A Letter to Joe Fernandez of Klout


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Prisoner of Klout

A couple of months back, I wrote about online influence tool Klout, and their approach to how they build their membership (they use opt-out profiling, versus the more widely-used opt-in).

The main concern I had was the fact it was so difficult to leave Klout if you didn’t want to be seen as endorsing their product. As of today, two months later, my profile is still live, despite requests to be removed.

While the likes of Twitter, Facebook and Empire Avenue allow you to delete your account with one click, Klout has a bunch of hoops to go through – and even then, it would appear it doesn’t make much difference.

To his credit, Joe Fernandez – the CEO of Klout – reached out to me via email and addressed the fact that they were still working on how to best approach the opt-out / opt-in process, and that he would love to hear some ideas.

I sent an email back to Joe, but haven’t heard back yet – understandable, I can appreciate he’s busy. So here’s the reply below:

Hi Joe,

I think the single biggest issue is that it’s so difficult to leave.

I understand completely how you gather the information, but the advice from your marketing manager Megan on how to stop yourself from being measured isn’t very business-friendly. Megan’s advice is to make your feeds private – but for someone who does a lot of their business online, making your feeds private is like committing commercial suicide.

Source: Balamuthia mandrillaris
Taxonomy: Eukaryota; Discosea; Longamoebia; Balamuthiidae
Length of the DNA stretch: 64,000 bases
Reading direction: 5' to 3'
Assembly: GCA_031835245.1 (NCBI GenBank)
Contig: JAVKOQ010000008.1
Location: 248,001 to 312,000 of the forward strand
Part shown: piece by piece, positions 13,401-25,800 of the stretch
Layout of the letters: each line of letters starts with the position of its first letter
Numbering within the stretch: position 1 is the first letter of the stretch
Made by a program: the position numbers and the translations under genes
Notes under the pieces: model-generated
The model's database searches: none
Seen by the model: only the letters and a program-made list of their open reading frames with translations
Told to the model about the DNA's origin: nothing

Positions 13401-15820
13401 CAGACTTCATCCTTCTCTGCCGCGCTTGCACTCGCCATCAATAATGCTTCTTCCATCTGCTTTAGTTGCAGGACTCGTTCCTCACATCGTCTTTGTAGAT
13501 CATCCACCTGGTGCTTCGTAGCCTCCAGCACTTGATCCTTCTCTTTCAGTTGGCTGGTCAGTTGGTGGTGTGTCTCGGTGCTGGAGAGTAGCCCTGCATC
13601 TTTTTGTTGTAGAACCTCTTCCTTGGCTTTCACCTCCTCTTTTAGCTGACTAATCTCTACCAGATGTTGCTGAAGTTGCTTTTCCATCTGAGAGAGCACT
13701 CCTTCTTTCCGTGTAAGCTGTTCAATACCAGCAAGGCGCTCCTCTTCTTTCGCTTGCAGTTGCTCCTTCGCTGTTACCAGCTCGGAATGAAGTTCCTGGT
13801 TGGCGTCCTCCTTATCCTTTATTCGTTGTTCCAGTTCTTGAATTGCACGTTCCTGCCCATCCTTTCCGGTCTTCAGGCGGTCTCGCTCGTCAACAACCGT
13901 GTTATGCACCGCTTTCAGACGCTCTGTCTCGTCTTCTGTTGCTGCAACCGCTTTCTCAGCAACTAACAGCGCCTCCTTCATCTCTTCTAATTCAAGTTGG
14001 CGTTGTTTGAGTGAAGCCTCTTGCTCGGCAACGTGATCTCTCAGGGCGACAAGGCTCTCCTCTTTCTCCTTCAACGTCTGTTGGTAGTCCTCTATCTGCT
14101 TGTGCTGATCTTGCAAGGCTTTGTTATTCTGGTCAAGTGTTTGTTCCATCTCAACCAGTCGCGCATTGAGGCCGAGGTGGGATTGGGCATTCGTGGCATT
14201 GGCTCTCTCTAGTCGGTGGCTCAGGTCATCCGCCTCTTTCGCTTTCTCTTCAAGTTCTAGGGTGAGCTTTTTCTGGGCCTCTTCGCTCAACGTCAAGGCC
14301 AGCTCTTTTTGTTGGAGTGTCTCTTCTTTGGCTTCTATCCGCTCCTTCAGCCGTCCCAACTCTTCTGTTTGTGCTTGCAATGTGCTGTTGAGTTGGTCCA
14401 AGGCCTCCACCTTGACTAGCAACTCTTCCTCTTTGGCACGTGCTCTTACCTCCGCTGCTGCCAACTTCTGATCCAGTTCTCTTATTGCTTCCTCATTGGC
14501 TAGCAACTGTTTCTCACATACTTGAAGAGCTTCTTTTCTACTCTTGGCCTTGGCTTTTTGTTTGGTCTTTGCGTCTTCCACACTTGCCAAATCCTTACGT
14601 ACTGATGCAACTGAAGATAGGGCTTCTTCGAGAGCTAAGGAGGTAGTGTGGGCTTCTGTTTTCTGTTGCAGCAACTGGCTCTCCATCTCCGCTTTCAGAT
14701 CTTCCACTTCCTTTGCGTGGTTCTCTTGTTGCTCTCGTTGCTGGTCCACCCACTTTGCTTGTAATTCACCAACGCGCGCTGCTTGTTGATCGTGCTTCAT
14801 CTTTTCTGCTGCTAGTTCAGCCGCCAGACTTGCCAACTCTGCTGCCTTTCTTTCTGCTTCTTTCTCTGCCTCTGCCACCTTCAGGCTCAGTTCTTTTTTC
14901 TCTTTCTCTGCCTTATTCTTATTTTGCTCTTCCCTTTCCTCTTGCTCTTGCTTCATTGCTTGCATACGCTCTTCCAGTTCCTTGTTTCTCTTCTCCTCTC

Let’s say every single person online did that – Klout itself would have no reason to exist, since your information-gathering tools would have nothing to gather. So you can see the folly of that approach.

There are millions of people wanting to use Klout as a barometer of their “existence”. Fair enough – that’s your audience and the people you sell to investors and companies buying into the Klout ideal.

But there are also many people who don’t wish to be a part of a non-regulated system, and one that can (rightly or wrongly) be used as a third-party validator for expertise. For those people, it should be a simple option of “Delete My Account”, which the likes of Empire Avenue, Facebook, Google, Twitter and more offer.

Making it easy to leave should be as simple as it is for Klout to set up an account for you in the first place, whether you approve it or not.

Thanks for listening,


As an addition to this, my friend Lucretia Pruitt had a great idea. Simply have a page that says “This user does not wish to be profiled by Klout, and we respect his/her wishes.” And for that user, don’t allow the option of being pinged by people on Twitter to check their Klout score, nor be invited to Klout itself.

I know there are many people for whom Klout is incredibly useful. I know there are also many people for whom Klout is just a bit of fun, or something they want no part in (especially when it comes to affecting your career path, based on a limited algorithm).

For these people, let them have the option of not being profiled on Klout. Then everyone is happy, and no-one can accuse the platform of just trying to boost numbers by having profiles on there that don’t want to be.

How about you – what would you suggest Klout does better when it comes to people who have no interest in being on their platform?

image: remuz

Republished with author's permission from original post.

Danny Brown
Danny Brown is partner at Bonsai Interactive Marketing, a full service agency offering integrated, social media and mobile marketing solutions. He is also founder of the 12for12k Challenge, a social media-led charity initiative connecting globally and helping locally.


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